Supervising News Editor Matt Smith -- 404-827-1401
Ray Emory's detective work is time-consuming but worth it. The Pearl Harbor survivor has provided research that has led to the identification, he says, of nine service members killed in the Japanese attack, which occurred 71 years ago Friday. Emory, who will be honored at ceremonies this year, has remained in contact with some of the relatives, including the first case he helped solve more than 10 years ago.
Egypt-Protests (Will update)
Egyptian President Mohamed Morsy didn't back off the controversial edict he has issued or Egypt's upcoming constitutional referendum, saying Thursday night that he respects peaceful opposition to his decisions but won't stand for violence.
Guatemala-McAfee-Asylum-Rejected (Will update)
Software pioneer John McAfee was in a Guatemalan police hospital Thursday, being treated for cardiovascular problems just hours after officials rejected his bid for asylum. McAfee faces deportation to Belize, where police want to talk with him about a neighbor's shooting death.
Syria-Civil-War (Will update)
U.S. Secretary of State Hillary Clinton met Thursday with key players as part of a new U.S. diplomatic push on Syria, amid reports that the government of President Bashar al-Assad may be preparing to use chemical weapons.
Michigan-Labor-Protests (Will update)
Thousands of people protesting "right-to-work" legislation were locked out of Michigan's Capitol in Lansing on Thursday as Republican lawmakers working inside in lame-duck session moved to pass it.
New York will rebuild neighborhoods battered by Superstorm Sandy with an eye toward defending them from a future of rising oceans and stronger storm, New York Mayor Michael Bloomberg said Thursday.
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Hell came to Damascus months ago. It's loud and scary in Syria's capital. But now, this week, something seems different. It feels worse. And that makes Leena feel better. The Damascus resident, who sides with the rebellion, says it means the forces fighting to oust President Bashar al-Assad are winning.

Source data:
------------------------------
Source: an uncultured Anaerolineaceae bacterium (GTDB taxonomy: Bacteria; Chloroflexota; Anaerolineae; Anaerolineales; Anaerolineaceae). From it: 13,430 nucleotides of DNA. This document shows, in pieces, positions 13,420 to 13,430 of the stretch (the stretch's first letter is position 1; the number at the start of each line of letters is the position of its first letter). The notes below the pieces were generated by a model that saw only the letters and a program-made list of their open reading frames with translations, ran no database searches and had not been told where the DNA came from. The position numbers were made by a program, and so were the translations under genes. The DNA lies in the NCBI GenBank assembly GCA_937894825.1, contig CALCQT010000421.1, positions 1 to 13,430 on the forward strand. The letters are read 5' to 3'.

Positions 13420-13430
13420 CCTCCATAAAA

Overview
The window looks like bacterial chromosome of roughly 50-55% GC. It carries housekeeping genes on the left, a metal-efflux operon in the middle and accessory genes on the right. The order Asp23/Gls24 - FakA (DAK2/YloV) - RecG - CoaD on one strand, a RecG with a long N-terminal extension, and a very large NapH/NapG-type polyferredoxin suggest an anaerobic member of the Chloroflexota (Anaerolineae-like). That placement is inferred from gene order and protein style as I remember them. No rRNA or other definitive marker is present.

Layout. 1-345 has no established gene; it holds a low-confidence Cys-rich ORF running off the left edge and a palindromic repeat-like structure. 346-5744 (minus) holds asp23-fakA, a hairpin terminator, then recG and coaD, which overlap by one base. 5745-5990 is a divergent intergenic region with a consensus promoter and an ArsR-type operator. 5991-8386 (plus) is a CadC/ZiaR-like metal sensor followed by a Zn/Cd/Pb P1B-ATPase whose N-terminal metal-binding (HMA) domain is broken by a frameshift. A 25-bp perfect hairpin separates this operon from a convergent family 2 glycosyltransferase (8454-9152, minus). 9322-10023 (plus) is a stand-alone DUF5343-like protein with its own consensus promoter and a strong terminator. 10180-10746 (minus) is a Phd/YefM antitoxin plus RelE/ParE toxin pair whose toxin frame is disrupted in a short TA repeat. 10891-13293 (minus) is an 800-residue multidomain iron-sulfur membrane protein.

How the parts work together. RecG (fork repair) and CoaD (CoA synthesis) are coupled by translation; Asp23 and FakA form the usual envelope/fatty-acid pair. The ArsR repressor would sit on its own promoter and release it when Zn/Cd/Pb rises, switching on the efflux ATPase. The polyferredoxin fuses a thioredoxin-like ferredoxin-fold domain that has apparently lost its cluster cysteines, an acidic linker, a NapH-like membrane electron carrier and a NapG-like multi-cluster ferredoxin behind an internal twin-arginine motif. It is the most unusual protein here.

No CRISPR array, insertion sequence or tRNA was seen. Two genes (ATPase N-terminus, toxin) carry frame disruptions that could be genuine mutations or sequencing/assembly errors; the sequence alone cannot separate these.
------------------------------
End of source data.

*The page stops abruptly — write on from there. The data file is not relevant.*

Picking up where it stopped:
The search for the missing crew members from a North Sea cargo ship collision has been called off Thursday afternoon, the Netherlands Coast Guard said in a statement.
Hasan Amin has been here before. The thugs with knives and rocks chasing down protesters. Presidential backers belittling the opposition, accusing them of using "crude and contemptible ways of expression," to quote the Muslim Brotherhood. The pressure to go home and be quiet.
Catherine, Duchess of Cambridge, left hospital Thursday morning, three days after being admitted for acute morning sickness.
U.S. Secretary of State Hillary Clinton is meeting Thursday with key players as part of a new U.S. diplomatic push on Syria, amid reports that the government of President Bashar al-Assad may be preparing to use chemical weapons.
Up and down the poor, remote Compestela Valley region on the southern Philippine island of Mindanao, families are trying to come to terms with what hit them. Thousands of flimsy houses have been ripped to shreds. Scores of people are dead. Hundreds more are still missing, swept away in flash floods that roared down from the hills.
The Navy is moving some warships into position to monitor a possible upcoming North Korean launch of a long-range ballistic missile, U.S. Navy officials said Thursday.
The fallout from President Mohamed Morsy's sweeping power grab in Egypt has spiraled into more deaths, another key defection and a scene that resembles a war zone.
But up until a few years ago, visiting Cuba would have been close to impossible for Americans. But after decades of false starts, the Obama administration has reinstituted legal travel to Cuba as a way to reach out to the Cuban people.
Afghanistan's intelligence chief was wounded in a suicide attack in Kabul Thursday, the president's office confirmed.
British media reports named celebrity publicist Max Clifford Thursday as a man arrested by police investigating sex abuse allegations sparked by a scandal involving a now-deceased TV host. Clifford is famous in Britain for representing celebrities and members of the public willing to sell kiss-and-tell stories.
A foul-smelling cloud wound its way through Argentina's capital Thursday, but it was not toxic as initially feared, officials said.